- Associated Press - Wednesday, July 15, 2015

ALBANY, N.Y. (AP) - A wilderness preservation group is calling on New York state officials to study the reintroduction of wolves and cougars to the Adirondacks.

The group Protect the Adirondacks says the state’s updated Wildlife Action Plan contains no mention of possible reintroduction of the big predators. The federally mandated action plan, updated every 10 years, guides state management of species and habitats and ensures that New York will receive federal funding for research on Adirondack species such as loons, spruce grouse and brook trout.

Public comments are being accepted on New York’s plan until Friday. The plan drafted by the Department of Environmental Conservation includes assessments for 597 species, identifying population trends and threats.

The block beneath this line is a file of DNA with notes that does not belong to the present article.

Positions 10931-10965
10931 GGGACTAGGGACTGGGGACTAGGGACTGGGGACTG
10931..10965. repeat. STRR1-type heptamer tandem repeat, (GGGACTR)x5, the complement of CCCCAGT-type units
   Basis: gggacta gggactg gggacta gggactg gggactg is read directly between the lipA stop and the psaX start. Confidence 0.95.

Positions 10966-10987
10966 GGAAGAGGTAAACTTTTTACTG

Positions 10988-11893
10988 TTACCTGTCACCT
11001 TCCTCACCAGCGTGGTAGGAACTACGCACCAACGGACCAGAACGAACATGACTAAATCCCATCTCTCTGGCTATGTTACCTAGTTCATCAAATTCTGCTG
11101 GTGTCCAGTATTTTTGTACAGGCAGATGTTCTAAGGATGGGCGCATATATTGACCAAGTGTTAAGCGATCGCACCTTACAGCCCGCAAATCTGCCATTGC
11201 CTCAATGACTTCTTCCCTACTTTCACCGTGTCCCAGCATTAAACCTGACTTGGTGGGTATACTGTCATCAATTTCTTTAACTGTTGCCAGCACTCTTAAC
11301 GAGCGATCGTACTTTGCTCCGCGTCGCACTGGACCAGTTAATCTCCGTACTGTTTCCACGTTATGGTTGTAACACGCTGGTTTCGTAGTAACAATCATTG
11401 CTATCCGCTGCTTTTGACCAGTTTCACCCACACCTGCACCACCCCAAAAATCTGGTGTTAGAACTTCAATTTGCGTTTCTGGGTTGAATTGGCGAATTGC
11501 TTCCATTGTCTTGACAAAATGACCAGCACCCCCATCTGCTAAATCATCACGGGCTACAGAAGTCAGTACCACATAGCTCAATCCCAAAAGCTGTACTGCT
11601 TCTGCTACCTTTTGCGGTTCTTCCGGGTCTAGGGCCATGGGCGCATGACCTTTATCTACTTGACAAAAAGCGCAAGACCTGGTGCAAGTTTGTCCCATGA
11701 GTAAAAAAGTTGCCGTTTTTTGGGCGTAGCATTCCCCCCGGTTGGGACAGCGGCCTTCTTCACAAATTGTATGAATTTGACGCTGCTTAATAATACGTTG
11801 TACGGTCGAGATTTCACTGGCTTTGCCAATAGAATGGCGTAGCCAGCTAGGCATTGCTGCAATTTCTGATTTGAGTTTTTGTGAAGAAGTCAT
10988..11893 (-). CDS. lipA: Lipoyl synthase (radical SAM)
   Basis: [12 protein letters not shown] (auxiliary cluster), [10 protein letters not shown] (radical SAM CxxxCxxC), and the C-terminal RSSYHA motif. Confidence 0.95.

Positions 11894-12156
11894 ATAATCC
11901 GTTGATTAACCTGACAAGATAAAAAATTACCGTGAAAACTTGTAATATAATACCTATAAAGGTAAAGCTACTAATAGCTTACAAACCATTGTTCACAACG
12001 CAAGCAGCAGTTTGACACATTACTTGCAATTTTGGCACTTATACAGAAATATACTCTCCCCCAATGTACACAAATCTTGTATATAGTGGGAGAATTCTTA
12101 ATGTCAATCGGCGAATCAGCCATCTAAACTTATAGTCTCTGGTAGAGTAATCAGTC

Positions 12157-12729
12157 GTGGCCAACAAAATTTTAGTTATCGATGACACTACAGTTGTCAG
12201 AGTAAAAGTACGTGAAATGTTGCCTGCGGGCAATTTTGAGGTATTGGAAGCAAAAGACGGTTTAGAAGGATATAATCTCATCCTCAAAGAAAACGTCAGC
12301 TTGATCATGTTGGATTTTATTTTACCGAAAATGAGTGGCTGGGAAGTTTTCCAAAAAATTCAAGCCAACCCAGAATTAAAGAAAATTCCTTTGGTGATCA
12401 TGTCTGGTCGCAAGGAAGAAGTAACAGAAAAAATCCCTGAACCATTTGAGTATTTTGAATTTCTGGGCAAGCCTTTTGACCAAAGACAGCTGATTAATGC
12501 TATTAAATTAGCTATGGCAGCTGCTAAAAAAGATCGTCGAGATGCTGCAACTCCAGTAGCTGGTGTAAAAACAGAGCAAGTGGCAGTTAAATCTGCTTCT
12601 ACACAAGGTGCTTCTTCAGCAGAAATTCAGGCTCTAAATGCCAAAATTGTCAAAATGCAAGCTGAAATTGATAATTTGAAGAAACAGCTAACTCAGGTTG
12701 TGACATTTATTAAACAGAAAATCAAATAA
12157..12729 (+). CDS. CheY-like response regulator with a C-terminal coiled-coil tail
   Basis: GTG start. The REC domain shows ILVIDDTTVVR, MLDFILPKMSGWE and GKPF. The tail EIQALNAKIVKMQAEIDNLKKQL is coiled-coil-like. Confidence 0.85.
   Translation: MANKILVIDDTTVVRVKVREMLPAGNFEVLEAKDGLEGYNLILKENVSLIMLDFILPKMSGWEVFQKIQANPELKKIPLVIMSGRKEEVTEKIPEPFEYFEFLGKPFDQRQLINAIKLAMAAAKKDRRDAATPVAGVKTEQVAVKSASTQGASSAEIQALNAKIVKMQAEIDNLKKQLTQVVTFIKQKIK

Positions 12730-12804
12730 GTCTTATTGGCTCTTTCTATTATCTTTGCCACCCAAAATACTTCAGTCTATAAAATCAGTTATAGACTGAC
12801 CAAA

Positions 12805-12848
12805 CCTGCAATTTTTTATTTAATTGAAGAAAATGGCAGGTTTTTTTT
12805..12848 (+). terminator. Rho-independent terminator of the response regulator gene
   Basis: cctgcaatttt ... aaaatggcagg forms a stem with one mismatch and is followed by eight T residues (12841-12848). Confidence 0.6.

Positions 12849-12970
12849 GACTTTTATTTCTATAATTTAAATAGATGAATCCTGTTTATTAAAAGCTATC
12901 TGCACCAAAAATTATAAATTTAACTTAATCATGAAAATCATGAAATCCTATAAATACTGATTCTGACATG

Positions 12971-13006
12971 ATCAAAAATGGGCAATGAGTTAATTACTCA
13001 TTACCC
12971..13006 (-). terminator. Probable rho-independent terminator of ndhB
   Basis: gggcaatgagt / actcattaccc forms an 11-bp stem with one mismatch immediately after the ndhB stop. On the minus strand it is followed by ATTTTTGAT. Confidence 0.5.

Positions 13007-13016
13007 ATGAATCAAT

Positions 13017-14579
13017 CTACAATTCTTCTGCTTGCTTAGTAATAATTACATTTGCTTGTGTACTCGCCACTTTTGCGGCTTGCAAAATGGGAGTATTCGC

A DEC spokesman said Wednesday that the action plan focuses on species that currently have populations in New York state. There hasn’t been a resident population of wolves or cougars in New York for 150 years.

The DEC’s 2005 Comprehensive Wildlife Conservation Strategy, predating the action plan, called for additional studies of the social and biological feasibility of restoring cougars and wolves before restoration work could begin.

“New York needs to begin planning for the return of large carnivores. They’re a historic part of the landscape and their return would be a great success story about ecological restoration,” said Peter Bauer, executive director of Protect the Adirondacks. “The 2015 Wildlife Action Plan is the best place to start the long journey for the return of these top carnivores.”

Another wilderness advocacy group, the Adirondack Council, wants the state to protect wolf and cougar habitat but stops short of pressing for reintroduction of the big carnivores. The group says the Adirondacks have viable habitat for the natural reestablishment of these predators.

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